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Summary:

It’s been less than a week since Apple sent independent auditors to evaluate its third-party factories in China. The auditors have publicly given hints about what they’re finding, but aren’t getting into specifics. On Friday they told Bloomberg they were finding “tons of issues” at Foxconn.

FLA

It’s been less than a week since Apple sent independent auditors to evaluate its third-party factories in China. The auditors have publicly given hints about what they’re finding, but aren’t getting into specifics. On Friday, the Fair Labor Association, the labor rights group Apple joined recently, told Bloomberg that it is finding “tons of issues” at Foxconn factories. But they had earlier praised the facilities themselves.

Here’s what the head auditor said Friday:

“We’re finding tons of issues,” [FLA CEO Auret] van Heerden said en route to a meeting where FLA inspectors were scheduled to present preliminary findings to Foxconn management. “I believe we’re going to see some very significant announcements in the near future.”

Doesn’t sound good, right? Except we don’t know exactly what those issues are — the head auditor doesn’t define “issues.” Are they major violations of health and safety? Or are they more minor things that Apple and Foxconn could work to fix quickly? It seems like the FLA is holding back on specifics for an official announcement of its findings in the next few weeks.

The “tons of issues” comment does seem somewhat at odds with what the same auditors said earlier this week. On Wednesday they gave this slightly more positive — but still vague — description to Reuters: “The facilities are first-class; the physical conditions are way, way above average of the norm.”

“Way above average” could be good, or it could still mean conditions that would shock the average iPhone or iPad owner. Apple has been trying to drive this point home themselves — that they are improving how Chinese electronics factories operate — in its public relations messaging on the uproar over Foxconn’s factories. On Tuesday Apple CEO Tim Cook opened his (extremely rare) public Q&A with investors by talking about the ways Apple is trying to improve its supplier factories: “In terms of problems that we are working to fix, you can read the details on our website. But I would tell you that no one in our industry is doing more to improve working conditions than Apple.”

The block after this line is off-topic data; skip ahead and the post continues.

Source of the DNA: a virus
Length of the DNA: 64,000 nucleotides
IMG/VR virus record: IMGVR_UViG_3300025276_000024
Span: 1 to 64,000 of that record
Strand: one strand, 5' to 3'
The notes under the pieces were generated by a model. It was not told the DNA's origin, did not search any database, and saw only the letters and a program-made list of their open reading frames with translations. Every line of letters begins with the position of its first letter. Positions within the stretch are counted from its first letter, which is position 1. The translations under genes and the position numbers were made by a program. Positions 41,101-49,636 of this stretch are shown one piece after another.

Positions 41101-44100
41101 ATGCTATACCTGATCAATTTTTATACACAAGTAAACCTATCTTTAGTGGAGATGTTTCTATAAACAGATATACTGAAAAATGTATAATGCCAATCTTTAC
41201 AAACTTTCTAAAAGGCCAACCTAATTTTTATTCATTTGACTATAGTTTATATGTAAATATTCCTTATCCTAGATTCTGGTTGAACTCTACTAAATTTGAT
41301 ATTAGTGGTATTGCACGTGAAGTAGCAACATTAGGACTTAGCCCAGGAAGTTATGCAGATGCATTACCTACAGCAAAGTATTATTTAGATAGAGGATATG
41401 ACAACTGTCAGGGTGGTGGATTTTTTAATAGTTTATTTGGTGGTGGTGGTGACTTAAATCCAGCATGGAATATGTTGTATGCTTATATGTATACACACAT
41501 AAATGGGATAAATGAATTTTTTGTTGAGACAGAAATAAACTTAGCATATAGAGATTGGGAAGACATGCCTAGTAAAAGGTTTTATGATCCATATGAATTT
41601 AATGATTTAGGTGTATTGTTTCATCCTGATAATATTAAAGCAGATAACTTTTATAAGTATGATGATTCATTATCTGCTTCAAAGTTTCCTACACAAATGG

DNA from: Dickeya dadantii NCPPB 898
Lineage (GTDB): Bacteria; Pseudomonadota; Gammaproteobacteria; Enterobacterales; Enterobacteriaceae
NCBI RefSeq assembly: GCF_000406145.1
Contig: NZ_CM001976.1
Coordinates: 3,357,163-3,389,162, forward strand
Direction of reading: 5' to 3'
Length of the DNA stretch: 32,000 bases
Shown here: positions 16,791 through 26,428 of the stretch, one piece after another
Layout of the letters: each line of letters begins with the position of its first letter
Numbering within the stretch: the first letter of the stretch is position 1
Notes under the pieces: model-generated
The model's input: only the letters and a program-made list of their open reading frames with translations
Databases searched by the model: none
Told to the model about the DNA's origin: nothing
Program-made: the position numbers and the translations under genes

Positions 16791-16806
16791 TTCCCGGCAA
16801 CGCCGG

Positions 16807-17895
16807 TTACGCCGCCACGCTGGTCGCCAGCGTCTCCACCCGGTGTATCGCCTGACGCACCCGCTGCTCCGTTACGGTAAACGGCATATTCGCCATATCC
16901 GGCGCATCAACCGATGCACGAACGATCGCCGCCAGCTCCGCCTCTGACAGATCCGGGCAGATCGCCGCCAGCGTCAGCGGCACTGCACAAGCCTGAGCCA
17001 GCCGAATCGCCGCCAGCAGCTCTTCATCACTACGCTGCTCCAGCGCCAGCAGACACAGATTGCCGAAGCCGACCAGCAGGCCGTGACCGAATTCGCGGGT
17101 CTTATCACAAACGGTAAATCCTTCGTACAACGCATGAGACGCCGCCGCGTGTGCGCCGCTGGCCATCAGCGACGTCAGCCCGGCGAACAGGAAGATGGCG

The FLA reportedly will publish its findings, after Foxconn has had a chance to respond to the reported violations.

  1. The FLA should shut the hell up until they have a report. Go do a thorough, honest job, then report. Put things in context AND give absolute judgements (meaning the conditions might be significantly above average for that kind of factory but still much more oppressive that we’d like to see). But quit chatting with the press during the investigation.

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    1. Well said.

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    2. MichaelBrianBentley Saturday, February 18, 2012

      Reading FLA off-the-cuff comments made during their investigation is disconcerting and so not like Apple that it makes me wonder how such media interactions are stipulated in the terms of the Apple-FLA agreement. This may be simply how FLA rolls.

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  2. Of the conditions are way above average, then how come workers in the average, or even below average factories are not organizing mass suicides, etc?

    Sorry…but when Apple PAYS someone to evaluate the conditions, it is no longer an independent evaluation.

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  3. Now electronic supply chain companies must leave EICC and join FLA. It is much better in auditing suppliers and ensuring compliance

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